Clergy/Leaders’ Mail-list No. 0-229 (Apologetics & Social Issues)
by Terry Mattingly
The King James Version of the Bible is a masterpiece of the English language and one of the cornerstones of Western Civilization, as we know it.
So sociologist John Heeren perked up when he was watching The Simpsons and heard a reference to a “St. James Version.” Was this a nod to an obscure translation? An inside-baseball joke about fundamentalists who confuse the King James of 1611 with the ancient St. James?
Eventually he decided it was merely a mistake, a clue that the writers of that particular script didn’t excel in Sunday school. But with The Simpsons, you never know.
“You only have to watch a few episodes to learn that there’s far more religious content in The Simpsons than other shows, especially other comedies,” said Heeren, who teaches at California State University, San Bernardino. And the masterminds behind Homer, Marge, Bart, Lisa and Maggie are not doing “a slash-and-burn job, while working in as much blasphemy as possible. … They show a surprising respect for the role that religion plays in American life.”
Eventually, Heeren became so intrigued that he analyzed 71 episodes of the animated series, taping re-runs at random. Now in its 12th season, The Simpsons just aired its 250th episode. This milestone came shortly after Heeren presented his findings before the Society for the Scientific Study of Religion. He found that 69 percent of the episodes contained at least one religious reference and, in 11 percent, the plot centered on a religious issue.
But the hot question is whether the show’s take on religion is “good” or “bad”. Of course, the whole point of The Simpsons is to satirize American life — from TV to public education, from politics to fast food, from rock ‘n’ roll to religion. Faith is just part of the mix.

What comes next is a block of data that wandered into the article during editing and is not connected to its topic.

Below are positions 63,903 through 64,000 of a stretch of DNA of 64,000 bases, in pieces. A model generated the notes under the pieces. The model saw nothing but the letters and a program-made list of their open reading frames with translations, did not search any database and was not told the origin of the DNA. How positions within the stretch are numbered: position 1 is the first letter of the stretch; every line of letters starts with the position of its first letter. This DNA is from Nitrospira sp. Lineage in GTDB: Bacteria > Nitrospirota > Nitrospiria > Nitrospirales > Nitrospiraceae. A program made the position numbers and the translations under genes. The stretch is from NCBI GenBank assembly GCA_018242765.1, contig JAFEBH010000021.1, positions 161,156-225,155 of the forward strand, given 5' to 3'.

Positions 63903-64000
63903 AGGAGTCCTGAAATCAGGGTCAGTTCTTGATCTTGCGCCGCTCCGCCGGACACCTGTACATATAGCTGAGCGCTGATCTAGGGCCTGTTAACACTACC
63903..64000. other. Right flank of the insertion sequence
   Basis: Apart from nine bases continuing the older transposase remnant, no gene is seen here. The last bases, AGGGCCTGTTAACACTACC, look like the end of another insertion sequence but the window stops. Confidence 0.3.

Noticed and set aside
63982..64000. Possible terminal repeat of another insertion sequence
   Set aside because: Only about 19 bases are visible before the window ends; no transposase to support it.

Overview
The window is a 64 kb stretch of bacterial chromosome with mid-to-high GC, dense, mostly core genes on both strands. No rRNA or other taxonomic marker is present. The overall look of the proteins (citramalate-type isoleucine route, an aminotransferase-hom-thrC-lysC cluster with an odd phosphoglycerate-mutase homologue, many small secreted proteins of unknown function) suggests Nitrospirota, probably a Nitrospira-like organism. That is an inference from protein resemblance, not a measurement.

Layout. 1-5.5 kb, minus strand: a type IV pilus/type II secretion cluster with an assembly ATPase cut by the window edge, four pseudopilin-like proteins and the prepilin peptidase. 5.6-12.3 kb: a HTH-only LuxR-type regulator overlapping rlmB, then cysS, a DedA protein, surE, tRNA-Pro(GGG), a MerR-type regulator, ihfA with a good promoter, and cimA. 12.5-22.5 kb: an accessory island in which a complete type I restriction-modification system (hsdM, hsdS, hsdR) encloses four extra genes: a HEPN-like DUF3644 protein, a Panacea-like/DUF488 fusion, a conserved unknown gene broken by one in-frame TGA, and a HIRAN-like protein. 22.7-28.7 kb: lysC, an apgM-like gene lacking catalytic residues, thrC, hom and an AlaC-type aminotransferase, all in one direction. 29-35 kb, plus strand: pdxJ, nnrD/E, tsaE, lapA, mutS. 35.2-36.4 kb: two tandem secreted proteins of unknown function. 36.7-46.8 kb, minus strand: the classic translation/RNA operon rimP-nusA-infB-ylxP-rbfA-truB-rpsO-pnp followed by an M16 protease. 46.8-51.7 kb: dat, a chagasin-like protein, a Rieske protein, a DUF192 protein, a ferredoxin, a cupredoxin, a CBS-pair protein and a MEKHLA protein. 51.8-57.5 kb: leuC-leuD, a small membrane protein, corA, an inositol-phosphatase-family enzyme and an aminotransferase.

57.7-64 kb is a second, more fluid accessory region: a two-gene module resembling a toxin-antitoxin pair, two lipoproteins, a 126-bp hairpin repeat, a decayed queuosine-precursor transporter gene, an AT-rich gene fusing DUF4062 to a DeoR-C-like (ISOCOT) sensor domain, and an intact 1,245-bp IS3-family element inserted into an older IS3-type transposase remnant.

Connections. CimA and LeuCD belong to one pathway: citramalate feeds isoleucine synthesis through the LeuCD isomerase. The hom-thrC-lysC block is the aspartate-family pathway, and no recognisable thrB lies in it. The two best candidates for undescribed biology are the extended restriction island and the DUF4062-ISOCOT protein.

But this is where things get complicated, said Heeren. The show specializes in mocking the generic pseudo-religion found in American popular culture.
“It’s really about the religion that we see through the filter of the movies and television,” he said. “So we are dealing with a copy of a copy. … This only raises a bigger question. When you have a satire of a satire, does that mean that you are actually being positive?”
Several religious themes appear over and over, said Heeren. One is that God has a plan — even for Homer and Bart. This concept appears so often that it cannot simply be dismissed as a joke. It also is clear that God is omnipresent and, to one degree or another, omnipotent.
In the “Homer the Heretic” episode, do-gooder daughter Lisa proclaims that a fire in the family’s house is evidence that God wants Homer to return to church, instead of practising a do-it- yourself faith called “Homerism.” Heeren notes: “Homer wonders why a fire that began at his house spread to the house of his devout neighbor, Ned Flanders, or ‘Charley Church.’ … Homer asks why God didn’t save Flanders’ house. At that moment a cloud appears above the Flanders house, puts out the fire, and is punctuated by a rainbow.”
The show’s writers also consistently contrast two symbolic characters, said the sociologist. On one side is Pastor Timothy Lovejoy, an often cynical, world-weary mainline shepherd who uses the public library’s Bible and says that the world’s religions are “all pretty much the same”. On the other side is Flanders, a born- again nerd who, nevertheless, is one of the only inspiring characters in the series.
Lovejoy, Homer and many other characters appear to be making up their religious beliefs as they go along, said Heeren. But Flanders is a true believer. What is fascinating is that the other characters often “see the light” and eventually try to act a little more like Flanders. As a result, the Simpsons almost always ends up affirming some element of a generic Judeo-Christian American creed – – honesty, family, community, selflessness and love.
“I’m not sure what that says, but it says something,” said Heeren. “What remains is that strange kind of respect that is so hard to pin down. … God is real. God hears prayers and prayers are answered. People go to church. Faith matters. Let’s face it: this is not what you normally see in prime-time television.”
Prof Terry Mattingly (http://www.tmatt.net) leads the Institute of Journalism at the Council for Christian Colleges and Universities in Washington, D.C. He writes a weekly religion column for the Scripps Howard News Service.